The most prevalent infectious bacteria on Earth in Wolbachia, a symbiont that resides naturally up to 70% of all insect species. In 2008 Luis Teixeira, now a principal investigator at the Instituto Gulbenkian de Ciência (IGC, Portugal), and other scientists have discovered that Wolbachia can protect their hosts against viral infections. Since then, several studies have been made to further investigate the interactions between Wolbachia and insects, aiming to build new strategies to use this bacterium in the control of diseases transmitted by mosquitoes, such as dengue. Now, Luis Teixeira's research team studied the genetic variability of Wolbachia strains and discovered that bacteria that give stronger protection against virus grow to higher concentrations and often shorten the host's lifespan. These results help to understand Wolbachia evolution in nature and open the way to the identification of the best strains to be used in the biocontrol of mosquito-spread diseases. This work was published in the latest issue of PLOS Genetics*.
Since the beginning of the 20th century, different lines of fruit flies are being collected and analysed in laboratory, which allowed the identification of five strains of Wolbachia. Nowadays, the strains that are more predominant are not the same that existed in the beginning of the past century, even though the later still endure. Luis Teixeira's team proposed to study these five Wolbachia strains and see how they behave in terms of antiviral protection.
AdvertisementThe researchers tested the mortality of fruit flies upon infection with two viruses, the Drosophila C virus and the Flock House virus. As expected, all flies carrying the different variants of Wolbachia survived better than flies that did not have Wolbachia. But the researchers found that some variants conferred higher protection to the viral infection than others. Next, the research team investigated whether the Wolbachia variants could have a "biological cost" to the fruit flies in the absence of a viral infection. Their results showed that the variants that give stronger antiviral protection replicate more and reach higher concentrations in the fly than other Wolbachia strains. As a result, fruit flies that carried some of the more protective Wolbachia strains would have a shorter lifespan. These results suggest that there is a cost for the host organism when infected with bacteria that offer stronger protection against viruses.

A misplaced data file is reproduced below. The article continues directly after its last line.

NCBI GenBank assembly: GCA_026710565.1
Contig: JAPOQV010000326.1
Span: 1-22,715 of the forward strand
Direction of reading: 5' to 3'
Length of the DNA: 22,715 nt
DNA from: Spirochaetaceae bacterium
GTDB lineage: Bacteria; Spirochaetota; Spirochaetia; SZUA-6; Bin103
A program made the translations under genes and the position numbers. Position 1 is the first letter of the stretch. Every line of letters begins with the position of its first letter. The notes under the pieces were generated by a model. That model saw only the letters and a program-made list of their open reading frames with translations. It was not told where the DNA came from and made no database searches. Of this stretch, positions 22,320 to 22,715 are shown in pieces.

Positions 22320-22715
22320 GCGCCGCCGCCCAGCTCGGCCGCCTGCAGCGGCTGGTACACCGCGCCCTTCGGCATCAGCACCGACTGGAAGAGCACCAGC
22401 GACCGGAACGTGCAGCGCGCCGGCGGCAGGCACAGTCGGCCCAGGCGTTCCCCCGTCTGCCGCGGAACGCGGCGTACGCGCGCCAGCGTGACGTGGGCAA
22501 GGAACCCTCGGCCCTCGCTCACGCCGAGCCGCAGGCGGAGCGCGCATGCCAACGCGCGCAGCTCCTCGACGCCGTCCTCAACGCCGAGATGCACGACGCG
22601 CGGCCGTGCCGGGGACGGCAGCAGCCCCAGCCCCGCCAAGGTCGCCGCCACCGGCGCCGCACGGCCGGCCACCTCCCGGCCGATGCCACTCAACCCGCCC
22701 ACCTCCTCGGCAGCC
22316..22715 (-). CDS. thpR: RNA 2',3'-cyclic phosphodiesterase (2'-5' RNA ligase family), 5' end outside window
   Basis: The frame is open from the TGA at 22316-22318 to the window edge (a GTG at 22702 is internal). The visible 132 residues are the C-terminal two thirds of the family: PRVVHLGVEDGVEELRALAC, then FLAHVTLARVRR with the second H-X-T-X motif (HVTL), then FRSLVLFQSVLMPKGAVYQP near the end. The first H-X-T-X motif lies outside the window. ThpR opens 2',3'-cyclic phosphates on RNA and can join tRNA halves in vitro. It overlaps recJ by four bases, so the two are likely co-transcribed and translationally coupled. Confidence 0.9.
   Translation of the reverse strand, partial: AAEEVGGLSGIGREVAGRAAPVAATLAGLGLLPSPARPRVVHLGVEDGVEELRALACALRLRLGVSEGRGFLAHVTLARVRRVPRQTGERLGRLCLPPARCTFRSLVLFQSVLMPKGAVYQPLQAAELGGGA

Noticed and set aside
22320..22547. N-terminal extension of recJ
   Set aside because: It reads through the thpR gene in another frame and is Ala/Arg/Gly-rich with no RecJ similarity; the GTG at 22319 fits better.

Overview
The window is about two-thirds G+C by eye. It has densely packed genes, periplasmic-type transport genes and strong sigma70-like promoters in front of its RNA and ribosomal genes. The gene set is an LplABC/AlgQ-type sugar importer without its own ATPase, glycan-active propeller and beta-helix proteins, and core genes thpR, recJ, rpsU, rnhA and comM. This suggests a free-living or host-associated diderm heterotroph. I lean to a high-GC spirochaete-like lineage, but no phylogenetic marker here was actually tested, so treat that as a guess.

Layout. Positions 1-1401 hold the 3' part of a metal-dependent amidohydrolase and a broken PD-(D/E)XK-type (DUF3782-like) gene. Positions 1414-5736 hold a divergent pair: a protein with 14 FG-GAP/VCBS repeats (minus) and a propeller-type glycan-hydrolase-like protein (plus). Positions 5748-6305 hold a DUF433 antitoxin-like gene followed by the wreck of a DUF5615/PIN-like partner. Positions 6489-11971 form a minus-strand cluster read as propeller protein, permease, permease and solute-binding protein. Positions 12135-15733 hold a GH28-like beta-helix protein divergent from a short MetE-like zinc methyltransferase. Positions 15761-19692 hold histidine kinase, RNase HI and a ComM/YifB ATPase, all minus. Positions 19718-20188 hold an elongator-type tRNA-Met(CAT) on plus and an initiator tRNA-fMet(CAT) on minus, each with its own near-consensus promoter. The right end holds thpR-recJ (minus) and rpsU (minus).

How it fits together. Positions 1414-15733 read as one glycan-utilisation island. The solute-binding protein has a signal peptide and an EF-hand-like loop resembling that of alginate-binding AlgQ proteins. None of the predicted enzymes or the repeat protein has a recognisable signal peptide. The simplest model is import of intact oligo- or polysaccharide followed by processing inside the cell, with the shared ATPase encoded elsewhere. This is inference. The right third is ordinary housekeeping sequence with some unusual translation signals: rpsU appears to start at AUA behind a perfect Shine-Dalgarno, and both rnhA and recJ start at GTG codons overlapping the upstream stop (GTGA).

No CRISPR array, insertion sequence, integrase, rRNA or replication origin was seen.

Based on genetic studies, the research team established the phylogeny of Wolbachia strains, and found that that the most protective strains were more closely related to the most abundant ones in the beginning of the 20th century. The strains that currently exist are less protective but more benign to their host, the fruit fly, allowing them longer lifespan. Furthermore, analysis of the DNA sequences allowed the identification of putative genes that may play a role in Wolbachia replication and protection to viruses.
Ewa Chrostek, PhD student at Teixeira's laboratory and first author of this study, says: "We found that some of the most protective Wolbachia variants reduce the survival of their hosts, suggesting that there may be a trade-off between the protection mediated by the symbiotic bacteria and other components of fitness. Altogether, we can understand better how Wolbachia are evolving in nature."
Luís Teixeira adds: "Our findings can feed into the research that is currently being done to disrupt dengue transmission between people by introducing in nature mosquitoes infected with Wolbachia. By knowing better the genetic variability of the Wolbachia variants, a more effective strain can be used in this biocontrol strategy. Moreover, this work helps to predicted the evolution of Wolbachia in these altered mosquito populations."
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